Priests, says Pope Francis, have the responsibility of “helping [those in irregular unions] to understand their situation according to the teaching of the Church and the guidelines of the bishop.” “Useful in this process,” he says, “is an examination of conscience through moments of reflection and repentance” (AL 300). (Yes, the pope does call for repentance. Someone tried to tell me he does not.)

Priests, says Pope Francis, must “guide the faithful to an awareness of their situation before God. Conversation with the priest, in the internal forum, contributes to the formation of a correct judgment on what hinders the possibility of a fuller participation in the life of the Church and on what steps can foster it and make it grow.” “This discernment,” he says, “can never prescind from the Gospel demands of truth and charity.” Discernment, he says, requires “love for the Church and her teaching, in a sincere search for God’s will and a desire to make a more perfect response to it.” To that end, the pope disabuses readers of the thought that priests can just go around making exceptions to Church law. That, the pope says, would be a “grave misunderstanding” (AL 300).

Catholics and their pastors, says Pope Francis, must “discern and ensure full fidelity to God” (AL 304).

“In no way,” says Pope Francis, “must the Church desist from proposing the full ideal of marriage. … A lukewarm attitude, any kind of relativism, or an undue reticence in proposing that ideal, would be a lack of fidelity to the Gospel” (AL 307).

Time and again the pope says the opposite of what the bedwetters insist that he said. No one points this out; that is why I am here to do so.

But with pastoral charity, the pope does tell us that many, many people, in their marital and sexual lives, have fallen short of the moral law. That has happened for any number of complex reasons; pastors must discern carefully what those reasons are and what will best help bring wounded couples back into the life of the Church and a complete embrace of the moral law. The pope does not condemn sinners; neither does he condone sin. He is giving pastors guidelines on bringing sinners back home.


But what about those pesky parts like footnote 351? someone will ask. Is it the “smoking footnote” that Raymond Arroyo says it is? Does it allow communion for the divorced and remarried who have no annulment?

Well, I would start by saying that I have addressed this in an op-ed I wrote for Aleteia.

The second thing I would point out is that footnote 351 must be read in harmony with all the other places where the pope is firm about obedience to the teaching of the Church. One can not interpret it in such a way as to put it in conflict with what the pope says elsewhere. That is a false hermeneutic.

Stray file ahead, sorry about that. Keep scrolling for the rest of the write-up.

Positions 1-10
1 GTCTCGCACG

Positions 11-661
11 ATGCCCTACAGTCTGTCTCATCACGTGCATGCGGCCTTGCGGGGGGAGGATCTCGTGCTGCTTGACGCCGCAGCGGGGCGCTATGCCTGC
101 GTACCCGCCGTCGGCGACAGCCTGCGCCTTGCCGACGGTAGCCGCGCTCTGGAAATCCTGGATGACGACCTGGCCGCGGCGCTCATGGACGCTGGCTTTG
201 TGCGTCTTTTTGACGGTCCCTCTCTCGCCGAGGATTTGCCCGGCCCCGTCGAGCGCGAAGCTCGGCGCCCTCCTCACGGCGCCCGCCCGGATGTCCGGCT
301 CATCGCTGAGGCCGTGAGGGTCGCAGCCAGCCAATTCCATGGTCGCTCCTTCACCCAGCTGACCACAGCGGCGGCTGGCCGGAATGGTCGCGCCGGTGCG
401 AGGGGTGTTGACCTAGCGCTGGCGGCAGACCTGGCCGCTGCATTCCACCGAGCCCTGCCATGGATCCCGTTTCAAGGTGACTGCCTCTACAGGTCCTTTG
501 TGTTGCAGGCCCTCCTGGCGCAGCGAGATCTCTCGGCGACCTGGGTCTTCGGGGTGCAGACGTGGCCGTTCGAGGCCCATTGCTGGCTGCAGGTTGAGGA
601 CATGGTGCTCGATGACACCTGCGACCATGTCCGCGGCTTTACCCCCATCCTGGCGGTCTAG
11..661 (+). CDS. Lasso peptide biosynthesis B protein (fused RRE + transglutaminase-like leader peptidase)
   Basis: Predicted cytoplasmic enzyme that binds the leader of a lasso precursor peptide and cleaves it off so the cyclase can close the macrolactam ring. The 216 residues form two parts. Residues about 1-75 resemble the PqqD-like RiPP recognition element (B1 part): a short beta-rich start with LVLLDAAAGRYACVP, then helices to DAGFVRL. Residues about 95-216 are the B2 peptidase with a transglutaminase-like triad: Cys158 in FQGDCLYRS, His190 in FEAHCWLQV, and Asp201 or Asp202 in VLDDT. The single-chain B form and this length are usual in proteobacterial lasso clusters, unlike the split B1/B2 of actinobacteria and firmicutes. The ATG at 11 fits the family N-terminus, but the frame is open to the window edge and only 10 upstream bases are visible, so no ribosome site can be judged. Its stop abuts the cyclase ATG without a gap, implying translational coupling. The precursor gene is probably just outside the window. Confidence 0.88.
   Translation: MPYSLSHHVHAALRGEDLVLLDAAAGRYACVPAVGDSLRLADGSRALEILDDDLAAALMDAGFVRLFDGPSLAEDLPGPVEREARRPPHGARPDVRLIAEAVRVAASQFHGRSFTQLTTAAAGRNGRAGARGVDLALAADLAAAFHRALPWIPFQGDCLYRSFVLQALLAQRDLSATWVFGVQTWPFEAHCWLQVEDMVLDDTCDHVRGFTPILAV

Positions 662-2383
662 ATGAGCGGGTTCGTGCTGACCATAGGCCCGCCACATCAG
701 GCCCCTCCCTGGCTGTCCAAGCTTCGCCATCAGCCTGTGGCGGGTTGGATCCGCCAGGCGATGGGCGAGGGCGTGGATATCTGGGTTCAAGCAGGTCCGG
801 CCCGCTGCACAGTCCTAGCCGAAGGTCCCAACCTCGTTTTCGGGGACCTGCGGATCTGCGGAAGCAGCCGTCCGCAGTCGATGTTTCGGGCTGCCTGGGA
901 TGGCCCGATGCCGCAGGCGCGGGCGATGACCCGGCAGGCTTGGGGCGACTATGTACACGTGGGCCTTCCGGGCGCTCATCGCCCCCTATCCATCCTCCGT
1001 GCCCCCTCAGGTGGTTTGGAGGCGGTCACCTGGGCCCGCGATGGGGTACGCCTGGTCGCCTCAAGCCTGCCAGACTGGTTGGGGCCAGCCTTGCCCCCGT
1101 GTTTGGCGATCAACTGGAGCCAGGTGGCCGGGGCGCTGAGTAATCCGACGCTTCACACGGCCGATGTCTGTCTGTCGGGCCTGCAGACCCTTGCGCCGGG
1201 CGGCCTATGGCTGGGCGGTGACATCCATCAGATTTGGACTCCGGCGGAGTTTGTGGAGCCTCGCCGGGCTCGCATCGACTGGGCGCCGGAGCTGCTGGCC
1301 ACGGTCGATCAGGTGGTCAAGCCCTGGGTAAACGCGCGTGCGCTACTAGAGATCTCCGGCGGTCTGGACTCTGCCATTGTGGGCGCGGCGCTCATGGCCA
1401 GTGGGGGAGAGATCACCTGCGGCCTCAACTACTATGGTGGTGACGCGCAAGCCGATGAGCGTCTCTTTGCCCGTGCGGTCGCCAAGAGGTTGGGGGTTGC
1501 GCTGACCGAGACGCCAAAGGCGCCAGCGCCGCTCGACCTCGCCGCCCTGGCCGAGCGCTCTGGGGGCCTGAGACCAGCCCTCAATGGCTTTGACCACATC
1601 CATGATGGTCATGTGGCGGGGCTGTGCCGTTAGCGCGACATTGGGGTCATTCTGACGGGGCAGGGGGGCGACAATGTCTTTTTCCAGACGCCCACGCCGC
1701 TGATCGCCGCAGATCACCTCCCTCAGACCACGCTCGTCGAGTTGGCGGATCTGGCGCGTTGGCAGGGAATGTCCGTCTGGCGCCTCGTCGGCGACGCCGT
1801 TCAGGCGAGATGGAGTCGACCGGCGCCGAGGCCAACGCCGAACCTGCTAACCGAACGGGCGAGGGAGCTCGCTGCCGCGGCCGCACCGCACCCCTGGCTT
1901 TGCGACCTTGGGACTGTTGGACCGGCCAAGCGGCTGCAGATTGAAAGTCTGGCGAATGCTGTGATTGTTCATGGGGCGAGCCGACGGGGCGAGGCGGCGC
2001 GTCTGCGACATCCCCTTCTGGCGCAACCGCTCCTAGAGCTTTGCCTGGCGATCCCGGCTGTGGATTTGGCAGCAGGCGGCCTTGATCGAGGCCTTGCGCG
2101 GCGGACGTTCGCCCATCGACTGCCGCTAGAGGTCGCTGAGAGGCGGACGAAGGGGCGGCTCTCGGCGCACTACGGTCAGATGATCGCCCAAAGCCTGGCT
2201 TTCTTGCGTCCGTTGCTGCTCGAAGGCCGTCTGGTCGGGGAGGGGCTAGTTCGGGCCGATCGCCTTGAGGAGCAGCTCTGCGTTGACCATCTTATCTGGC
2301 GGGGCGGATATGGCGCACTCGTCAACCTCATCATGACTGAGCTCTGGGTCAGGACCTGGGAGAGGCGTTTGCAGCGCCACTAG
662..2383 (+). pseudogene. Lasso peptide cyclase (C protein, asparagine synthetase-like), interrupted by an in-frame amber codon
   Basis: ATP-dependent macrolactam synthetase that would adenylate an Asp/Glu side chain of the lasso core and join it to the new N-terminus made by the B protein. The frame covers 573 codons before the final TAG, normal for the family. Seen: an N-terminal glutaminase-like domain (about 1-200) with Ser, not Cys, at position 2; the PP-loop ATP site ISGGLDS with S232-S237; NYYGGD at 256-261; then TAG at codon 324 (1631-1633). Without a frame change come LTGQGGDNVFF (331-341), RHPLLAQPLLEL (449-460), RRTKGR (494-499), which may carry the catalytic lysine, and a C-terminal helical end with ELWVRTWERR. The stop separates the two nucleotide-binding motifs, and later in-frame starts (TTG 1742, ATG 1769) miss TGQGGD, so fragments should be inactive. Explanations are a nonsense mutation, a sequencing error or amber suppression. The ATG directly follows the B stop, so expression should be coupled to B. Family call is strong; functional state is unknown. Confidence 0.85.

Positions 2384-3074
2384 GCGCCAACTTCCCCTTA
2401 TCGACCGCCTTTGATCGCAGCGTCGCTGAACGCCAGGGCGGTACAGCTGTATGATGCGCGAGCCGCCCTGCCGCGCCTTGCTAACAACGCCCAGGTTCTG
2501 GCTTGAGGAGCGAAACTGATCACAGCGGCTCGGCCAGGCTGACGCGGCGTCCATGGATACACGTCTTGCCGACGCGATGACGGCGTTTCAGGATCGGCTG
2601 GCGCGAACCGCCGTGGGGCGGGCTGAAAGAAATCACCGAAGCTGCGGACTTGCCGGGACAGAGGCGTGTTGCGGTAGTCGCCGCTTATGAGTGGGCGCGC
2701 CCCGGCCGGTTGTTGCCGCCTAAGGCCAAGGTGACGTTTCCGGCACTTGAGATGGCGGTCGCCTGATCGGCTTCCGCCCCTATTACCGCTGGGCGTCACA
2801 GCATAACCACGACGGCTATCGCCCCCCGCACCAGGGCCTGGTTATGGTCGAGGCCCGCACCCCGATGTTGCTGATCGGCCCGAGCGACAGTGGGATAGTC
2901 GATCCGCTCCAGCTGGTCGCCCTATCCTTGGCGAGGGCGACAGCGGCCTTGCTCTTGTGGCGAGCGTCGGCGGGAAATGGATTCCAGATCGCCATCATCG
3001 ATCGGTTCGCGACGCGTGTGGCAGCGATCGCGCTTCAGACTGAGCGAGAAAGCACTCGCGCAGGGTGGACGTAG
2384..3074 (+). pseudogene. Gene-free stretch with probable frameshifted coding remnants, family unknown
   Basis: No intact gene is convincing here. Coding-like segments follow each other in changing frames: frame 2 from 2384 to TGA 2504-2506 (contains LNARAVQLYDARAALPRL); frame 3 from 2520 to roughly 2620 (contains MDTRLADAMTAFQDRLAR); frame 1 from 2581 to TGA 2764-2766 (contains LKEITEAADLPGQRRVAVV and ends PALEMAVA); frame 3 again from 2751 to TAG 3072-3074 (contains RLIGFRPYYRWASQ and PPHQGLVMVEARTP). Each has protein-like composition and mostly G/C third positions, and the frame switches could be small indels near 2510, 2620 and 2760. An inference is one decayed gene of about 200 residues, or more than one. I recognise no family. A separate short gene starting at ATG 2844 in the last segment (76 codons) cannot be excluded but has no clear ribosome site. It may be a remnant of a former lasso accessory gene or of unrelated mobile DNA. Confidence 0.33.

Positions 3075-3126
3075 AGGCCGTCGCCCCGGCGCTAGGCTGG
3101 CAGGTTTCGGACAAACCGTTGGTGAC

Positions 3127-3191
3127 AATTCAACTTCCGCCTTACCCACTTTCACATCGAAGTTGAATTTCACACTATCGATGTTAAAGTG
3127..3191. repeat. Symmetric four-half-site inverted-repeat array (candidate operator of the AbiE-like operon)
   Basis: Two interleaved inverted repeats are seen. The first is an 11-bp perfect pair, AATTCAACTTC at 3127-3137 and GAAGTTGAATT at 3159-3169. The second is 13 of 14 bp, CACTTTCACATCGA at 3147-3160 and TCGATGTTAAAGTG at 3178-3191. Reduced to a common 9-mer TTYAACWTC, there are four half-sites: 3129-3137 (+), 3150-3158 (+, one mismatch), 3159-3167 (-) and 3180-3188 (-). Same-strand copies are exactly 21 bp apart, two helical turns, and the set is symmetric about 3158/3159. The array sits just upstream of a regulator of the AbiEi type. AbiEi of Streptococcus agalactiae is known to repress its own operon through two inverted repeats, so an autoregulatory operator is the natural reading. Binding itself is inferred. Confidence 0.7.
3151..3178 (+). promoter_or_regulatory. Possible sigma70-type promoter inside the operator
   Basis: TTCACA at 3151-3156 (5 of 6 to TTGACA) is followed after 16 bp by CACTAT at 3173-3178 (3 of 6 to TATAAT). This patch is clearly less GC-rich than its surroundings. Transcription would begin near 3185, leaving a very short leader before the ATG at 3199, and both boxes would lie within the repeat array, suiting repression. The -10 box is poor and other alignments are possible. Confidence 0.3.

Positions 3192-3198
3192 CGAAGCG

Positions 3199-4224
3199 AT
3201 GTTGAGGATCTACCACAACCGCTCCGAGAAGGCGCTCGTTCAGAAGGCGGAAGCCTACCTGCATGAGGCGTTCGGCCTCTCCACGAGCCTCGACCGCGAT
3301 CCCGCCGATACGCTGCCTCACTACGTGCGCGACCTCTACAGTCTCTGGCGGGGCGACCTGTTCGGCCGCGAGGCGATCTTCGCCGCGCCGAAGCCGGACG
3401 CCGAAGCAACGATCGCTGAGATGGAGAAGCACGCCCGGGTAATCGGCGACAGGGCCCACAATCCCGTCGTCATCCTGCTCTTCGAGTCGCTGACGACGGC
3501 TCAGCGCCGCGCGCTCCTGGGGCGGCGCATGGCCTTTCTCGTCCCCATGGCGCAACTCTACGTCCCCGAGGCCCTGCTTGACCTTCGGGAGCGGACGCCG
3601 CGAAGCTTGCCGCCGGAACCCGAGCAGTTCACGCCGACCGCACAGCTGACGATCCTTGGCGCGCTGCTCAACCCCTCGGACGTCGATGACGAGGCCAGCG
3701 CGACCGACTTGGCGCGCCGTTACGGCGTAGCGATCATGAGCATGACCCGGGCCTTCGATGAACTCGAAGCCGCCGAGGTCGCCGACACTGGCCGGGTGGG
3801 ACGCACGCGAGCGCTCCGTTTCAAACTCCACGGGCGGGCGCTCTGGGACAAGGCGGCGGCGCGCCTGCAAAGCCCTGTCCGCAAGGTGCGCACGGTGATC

Fr. Dwight Longenecker is also of help here, in an excellent point he makes on his blog. (I had thought this very thing myself, but he beat me to saying it.)

Have we forgotten that there are seven sacraments? If we are welcoming those who are wounded and seeking the Lord then the sacraments are exactly what we give them in certain cases. In certain cases they will need baptism. In certain cases they will need confirmation. In certain cases they will need confession. In certain cases they will need anointing of the sick. In certain cases they will need marriage. Will they also need the Eucharist? Of course. They need to come to Mass. They need to come to Eucharistic Adoration. Do they need to receive communion? Of course—once their marriage situation has been regularized through the annulment procedure and proper Catholic marriage.

Fr. Dwight’s gloss of footnote 351 has the advantage, unlike the panicking ones, of being in harmony with what the pope says elsewhere. Just to imagine reading AL as a coherent text! What continuity is this, and what hermeneutics?

If I have any disappointment at all with Chapter 8, it is that the pope does not say a word about the importance of the annulments. These help to realign irregular marriages with Church teaching and God’s law. Perhaps the pope thought that local priests will naturally know to look into that first; and so he thought he did not need to mention it. But I still wish he had. An annulment can not only remove second marriages from their irregular status, but it also is a powerful aid in healing wounds.

In my own case, I pursued—and received—an annulment even though I did not technically need one. (I have not remarried.) And I found that the process not only healed me from the hurt of divorce, but it forced me to confront my own sins and failings and thus helped to reorder my life toward God. Since that is the pope’s real subject in Chapter 8, I wish he would have brought up the annulment process.

That was my only real quibble.